Drilling fluid or drilling mud is a critical component in the rotary drilling process. Its primary functions are to remove the drilled cuttings from the borehole whilst drilling and to prevent fluids from flowing from the formations being drilled, into the borehole. It has however many other functions and these will be discussed below. Since it is such an integral part of the drilling process, many of the problems encountered during the drilling of a well can be directly, or indirectly, attributed to the drilling fluids and therefore these fluids must be carefully selected and/or designed to fulfil their role in the drilling process.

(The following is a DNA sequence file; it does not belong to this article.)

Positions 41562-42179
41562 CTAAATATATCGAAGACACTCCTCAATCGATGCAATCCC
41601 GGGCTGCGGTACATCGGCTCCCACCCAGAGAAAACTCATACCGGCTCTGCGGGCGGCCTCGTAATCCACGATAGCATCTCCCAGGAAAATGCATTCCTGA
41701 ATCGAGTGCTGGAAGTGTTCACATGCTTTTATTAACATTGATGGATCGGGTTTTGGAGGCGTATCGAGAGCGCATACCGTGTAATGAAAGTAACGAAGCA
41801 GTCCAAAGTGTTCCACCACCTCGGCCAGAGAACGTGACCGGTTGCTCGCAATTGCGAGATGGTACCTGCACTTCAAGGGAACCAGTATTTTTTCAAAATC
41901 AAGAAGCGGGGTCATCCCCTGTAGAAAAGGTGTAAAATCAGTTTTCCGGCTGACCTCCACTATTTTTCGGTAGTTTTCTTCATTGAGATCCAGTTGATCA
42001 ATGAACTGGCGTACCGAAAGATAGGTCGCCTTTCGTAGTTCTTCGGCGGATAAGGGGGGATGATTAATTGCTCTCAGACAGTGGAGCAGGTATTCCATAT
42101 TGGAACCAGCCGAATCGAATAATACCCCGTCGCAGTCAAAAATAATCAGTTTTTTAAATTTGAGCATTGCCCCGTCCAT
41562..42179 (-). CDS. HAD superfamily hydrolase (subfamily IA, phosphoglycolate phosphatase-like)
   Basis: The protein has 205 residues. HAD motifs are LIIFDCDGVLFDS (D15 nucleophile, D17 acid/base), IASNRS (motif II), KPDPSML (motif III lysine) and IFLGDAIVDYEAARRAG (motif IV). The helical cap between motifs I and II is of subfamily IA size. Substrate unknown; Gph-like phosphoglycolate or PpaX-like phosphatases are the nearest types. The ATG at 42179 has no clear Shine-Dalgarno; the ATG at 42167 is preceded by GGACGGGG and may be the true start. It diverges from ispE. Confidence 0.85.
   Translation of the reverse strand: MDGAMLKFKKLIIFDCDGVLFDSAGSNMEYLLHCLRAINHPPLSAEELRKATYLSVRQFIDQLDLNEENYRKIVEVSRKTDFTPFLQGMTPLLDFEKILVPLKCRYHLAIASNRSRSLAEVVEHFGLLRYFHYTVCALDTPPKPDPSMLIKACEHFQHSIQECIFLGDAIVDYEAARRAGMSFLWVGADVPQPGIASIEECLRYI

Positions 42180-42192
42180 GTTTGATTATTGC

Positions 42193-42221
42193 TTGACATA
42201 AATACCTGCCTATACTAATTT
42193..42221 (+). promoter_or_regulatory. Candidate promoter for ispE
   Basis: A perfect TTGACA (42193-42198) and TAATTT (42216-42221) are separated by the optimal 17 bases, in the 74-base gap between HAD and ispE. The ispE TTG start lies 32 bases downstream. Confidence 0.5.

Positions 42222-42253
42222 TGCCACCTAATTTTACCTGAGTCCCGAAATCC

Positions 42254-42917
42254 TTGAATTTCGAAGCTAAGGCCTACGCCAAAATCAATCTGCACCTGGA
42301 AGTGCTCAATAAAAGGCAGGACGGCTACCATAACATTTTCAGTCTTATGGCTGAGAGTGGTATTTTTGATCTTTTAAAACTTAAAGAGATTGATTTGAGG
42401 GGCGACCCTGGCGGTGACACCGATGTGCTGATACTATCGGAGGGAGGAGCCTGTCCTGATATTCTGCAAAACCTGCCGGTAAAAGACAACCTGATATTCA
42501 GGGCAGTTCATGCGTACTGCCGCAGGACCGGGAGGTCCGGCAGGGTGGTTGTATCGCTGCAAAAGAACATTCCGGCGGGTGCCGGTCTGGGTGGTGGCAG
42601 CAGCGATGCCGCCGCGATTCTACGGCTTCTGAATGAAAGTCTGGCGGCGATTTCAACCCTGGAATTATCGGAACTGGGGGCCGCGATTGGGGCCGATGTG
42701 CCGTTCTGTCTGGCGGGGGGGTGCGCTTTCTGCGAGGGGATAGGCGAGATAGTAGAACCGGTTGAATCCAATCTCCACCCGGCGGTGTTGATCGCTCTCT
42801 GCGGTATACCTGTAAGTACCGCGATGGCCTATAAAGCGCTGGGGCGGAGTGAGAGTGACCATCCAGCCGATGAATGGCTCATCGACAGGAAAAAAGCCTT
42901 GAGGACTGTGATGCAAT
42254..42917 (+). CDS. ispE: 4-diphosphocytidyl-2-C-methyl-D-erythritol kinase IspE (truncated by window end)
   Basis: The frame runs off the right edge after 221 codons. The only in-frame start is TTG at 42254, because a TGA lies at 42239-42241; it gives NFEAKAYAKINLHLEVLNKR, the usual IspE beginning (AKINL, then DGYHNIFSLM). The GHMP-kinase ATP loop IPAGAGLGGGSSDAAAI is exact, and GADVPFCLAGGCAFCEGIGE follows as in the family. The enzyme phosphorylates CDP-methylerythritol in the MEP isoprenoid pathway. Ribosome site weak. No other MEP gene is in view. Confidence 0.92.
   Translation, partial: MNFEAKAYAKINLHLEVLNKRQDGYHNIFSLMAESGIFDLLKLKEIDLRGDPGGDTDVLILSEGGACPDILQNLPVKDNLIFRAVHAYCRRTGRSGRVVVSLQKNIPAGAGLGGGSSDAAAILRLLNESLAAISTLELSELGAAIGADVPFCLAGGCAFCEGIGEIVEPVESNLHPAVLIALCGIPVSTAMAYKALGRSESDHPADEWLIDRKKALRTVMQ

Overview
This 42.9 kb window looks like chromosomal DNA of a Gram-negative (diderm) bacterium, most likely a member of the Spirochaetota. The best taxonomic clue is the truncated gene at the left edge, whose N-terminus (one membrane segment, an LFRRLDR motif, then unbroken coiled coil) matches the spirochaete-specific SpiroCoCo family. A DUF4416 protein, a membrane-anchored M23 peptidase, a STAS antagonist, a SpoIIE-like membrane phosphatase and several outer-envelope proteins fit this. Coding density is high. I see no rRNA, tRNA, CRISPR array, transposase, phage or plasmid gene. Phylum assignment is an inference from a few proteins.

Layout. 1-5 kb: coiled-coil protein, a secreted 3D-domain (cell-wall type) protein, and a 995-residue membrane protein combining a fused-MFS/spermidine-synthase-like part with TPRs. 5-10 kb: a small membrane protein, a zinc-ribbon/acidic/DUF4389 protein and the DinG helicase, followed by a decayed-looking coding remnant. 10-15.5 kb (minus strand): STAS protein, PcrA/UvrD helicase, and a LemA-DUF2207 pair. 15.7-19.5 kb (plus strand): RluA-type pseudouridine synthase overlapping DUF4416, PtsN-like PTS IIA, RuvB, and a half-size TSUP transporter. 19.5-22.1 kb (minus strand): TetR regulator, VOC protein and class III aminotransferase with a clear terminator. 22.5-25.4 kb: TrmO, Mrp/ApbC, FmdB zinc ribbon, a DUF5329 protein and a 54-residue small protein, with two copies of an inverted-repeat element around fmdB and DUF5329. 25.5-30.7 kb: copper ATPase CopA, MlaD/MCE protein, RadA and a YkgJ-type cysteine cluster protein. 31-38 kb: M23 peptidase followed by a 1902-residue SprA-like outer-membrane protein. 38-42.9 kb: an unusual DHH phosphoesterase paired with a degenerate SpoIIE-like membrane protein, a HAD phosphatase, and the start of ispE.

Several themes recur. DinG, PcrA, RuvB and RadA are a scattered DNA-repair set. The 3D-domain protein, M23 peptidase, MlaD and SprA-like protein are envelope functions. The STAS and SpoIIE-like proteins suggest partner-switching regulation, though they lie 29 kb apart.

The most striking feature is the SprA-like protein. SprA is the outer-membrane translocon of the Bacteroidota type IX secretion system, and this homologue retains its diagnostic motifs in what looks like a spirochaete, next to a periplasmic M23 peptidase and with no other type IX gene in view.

The cost of the mud can be as high as 10-15% of the total cost of the well. Although this may seem expensive, the consequences of not maintaining good mud properties may result in drilling problems which will take a great deal of time and therefore cost to resolve. In view of the high cost of not maintaining good mud properties an operating company will usually hire a service company to provide a drilling fluid specialist (mud engineer) on the rig to formulate, continuously monitor and, if necessary, treat the mud.